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Re: Phosphorus and algae
Guangyan Wang wrote:
> Hello, I have several questions to ake every about algea. As I have read
> many articles about planted aqurium, I noticed that phosphate in water is
> undesirable. Phosphate can cause algea blooms. However, in all the
> fertilizers for land plants, the phosphate containt is very high. It's
> around 10. Does aquatic plants evolved in a way that it no longer needs
> abandant amount of phospahte to do well?
Nope. Phosphorus is essential for aquatic plants too.
> Why does high concentration of
> phosphate in water is associated with algea?
In many natural lakes, streams and wetlands the growth of plants and algae
is largely determined by the amount of phosphorus available. Phosphorus
is the "growth limiting" nutrient. As a result, any increase in
phosphorus levels often leads directly to an increase in the growth of
both plants and algae. Conditions in aquaria are often different.
> I understand algea need all the
> nutrients that the plants does. Why is phosphate a major nutrient
> requirement for algea?
Its a major requirement for all living things. There are no exceptions.
It's part of DNA.
> Doesn't high concentrate of other nutrients also
> cause algea booms?
Yes, if phoshorus is not growth limiting, then some other element or
environmental condition will be. An change in any condition that is the
primary growth limiting condition translates directly into a change in the
growth rate. This is a functional definition of the growth limiting
> Does algea utilisize Phosphate better than the plants?
Not to my knowledge, but rooted plants have the option of adsorbing
phosphorus from the substrate, while algae and floating plants must get it
from the water.
> aqautic plants, some nutrients is still absorbed through leaves. Doesn't
> phosphate also incourage the growth og plants?
> Thus, should we also put
> phosphate into our subtrates and water colum to boost the growth of the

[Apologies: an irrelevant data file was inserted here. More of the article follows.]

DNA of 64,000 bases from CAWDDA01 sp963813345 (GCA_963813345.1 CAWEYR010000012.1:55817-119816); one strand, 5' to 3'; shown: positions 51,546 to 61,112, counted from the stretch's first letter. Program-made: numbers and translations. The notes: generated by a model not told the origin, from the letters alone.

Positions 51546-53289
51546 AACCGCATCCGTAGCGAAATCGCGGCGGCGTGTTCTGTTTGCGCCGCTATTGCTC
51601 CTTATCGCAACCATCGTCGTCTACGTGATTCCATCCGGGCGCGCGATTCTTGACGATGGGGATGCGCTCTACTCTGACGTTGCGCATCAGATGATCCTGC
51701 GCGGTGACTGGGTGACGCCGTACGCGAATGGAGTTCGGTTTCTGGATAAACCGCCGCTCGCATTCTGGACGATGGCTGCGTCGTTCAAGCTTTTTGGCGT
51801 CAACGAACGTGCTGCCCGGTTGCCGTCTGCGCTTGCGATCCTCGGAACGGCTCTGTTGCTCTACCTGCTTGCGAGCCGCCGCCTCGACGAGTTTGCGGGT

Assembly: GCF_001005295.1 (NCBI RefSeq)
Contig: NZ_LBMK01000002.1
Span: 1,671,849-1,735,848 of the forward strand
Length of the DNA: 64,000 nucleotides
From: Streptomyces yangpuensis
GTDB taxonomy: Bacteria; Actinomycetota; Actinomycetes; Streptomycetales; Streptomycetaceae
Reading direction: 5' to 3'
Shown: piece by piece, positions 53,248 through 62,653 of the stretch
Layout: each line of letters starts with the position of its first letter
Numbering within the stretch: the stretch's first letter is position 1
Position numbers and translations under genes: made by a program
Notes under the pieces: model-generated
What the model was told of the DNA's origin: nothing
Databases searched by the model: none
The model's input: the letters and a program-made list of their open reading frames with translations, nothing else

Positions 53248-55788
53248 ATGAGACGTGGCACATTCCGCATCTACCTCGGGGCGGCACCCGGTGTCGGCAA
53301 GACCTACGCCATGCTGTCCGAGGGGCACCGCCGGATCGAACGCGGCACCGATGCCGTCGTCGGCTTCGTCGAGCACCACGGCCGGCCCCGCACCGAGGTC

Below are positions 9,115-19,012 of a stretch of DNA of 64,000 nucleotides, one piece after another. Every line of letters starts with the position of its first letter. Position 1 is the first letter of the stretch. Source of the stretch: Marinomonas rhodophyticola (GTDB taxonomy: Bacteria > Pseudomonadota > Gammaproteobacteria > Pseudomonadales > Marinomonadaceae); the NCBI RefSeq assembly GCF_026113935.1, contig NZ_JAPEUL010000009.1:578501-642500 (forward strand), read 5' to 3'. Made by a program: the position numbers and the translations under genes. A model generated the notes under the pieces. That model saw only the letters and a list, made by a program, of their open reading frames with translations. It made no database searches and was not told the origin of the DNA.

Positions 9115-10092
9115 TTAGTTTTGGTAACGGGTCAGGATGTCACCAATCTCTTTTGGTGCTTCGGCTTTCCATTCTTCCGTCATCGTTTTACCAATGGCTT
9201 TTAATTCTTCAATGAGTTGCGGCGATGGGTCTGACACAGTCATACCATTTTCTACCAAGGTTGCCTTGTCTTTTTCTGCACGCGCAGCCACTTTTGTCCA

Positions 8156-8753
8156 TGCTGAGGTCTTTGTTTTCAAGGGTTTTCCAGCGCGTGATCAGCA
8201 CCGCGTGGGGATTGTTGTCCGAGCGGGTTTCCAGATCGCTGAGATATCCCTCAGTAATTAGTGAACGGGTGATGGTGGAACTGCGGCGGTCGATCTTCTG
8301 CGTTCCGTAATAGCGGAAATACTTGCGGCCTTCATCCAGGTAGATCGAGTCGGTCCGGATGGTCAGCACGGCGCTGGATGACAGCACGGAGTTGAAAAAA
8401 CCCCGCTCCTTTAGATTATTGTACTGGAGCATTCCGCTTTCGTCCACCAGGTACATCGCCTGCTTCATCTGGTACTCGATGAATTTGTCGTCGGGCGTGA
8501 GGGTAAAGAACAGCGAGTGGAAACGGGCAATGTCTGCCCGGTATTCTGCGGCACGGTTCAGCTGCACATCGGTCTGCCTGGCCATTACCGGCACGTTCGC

Most fish foods contain large amounts of phosphorus, so when we add fish
food we add lots of phosphorus. In fact fish food contains phosphorus way
out of proportion to the plant's need for it. As a result phosphorus
often builds up in our tank water and substrate. When that happens,
phosphorus is no longer growth limiting.
If you aren't feeding fish in your aquarium(s) then you will need to add
> If the plants win the competition for the nutrients, wouldn't algea
> have no nutrients to grow?
I'm not sure its that simple. If plants are satisfying their phosphorus
requirement by taking it from the substrate, then they won't be competing
directly with the algae, which take it from the water column.
> Wouldn't plants grow faster when essential
> nutrients are in the water column.
For rooted plants I don't know if this is true or not. Certainly it
would be true for floating plants.
> People are deliberate to take out
> phosphate in thier water. Would this action stop the growth of algea? Would
> is slow down the growth of the plants? I have algea again in my tank. I want
> to use phosphate absorbent materials, thus I want your opion.
People report mixed results using phosphate adsorbers.
If phosphorus is growth limiting, then removing it from the water column
will slow down the growth of algae and floating plants. If the rooted
plants can obtain phosphorus from the substrate, then their growth may be
uneffected. If phoshorus is not growth limiting, then removing it from
the water will have little or no effect until you bring its concentration
down to levels so low that it becomes growth limiting.
The alternative approach from Sears and Conlin is to increase the
concentrations of dissolved nutrients other than phosphorus to the point
where phosphorus becomes limiting to algae growth.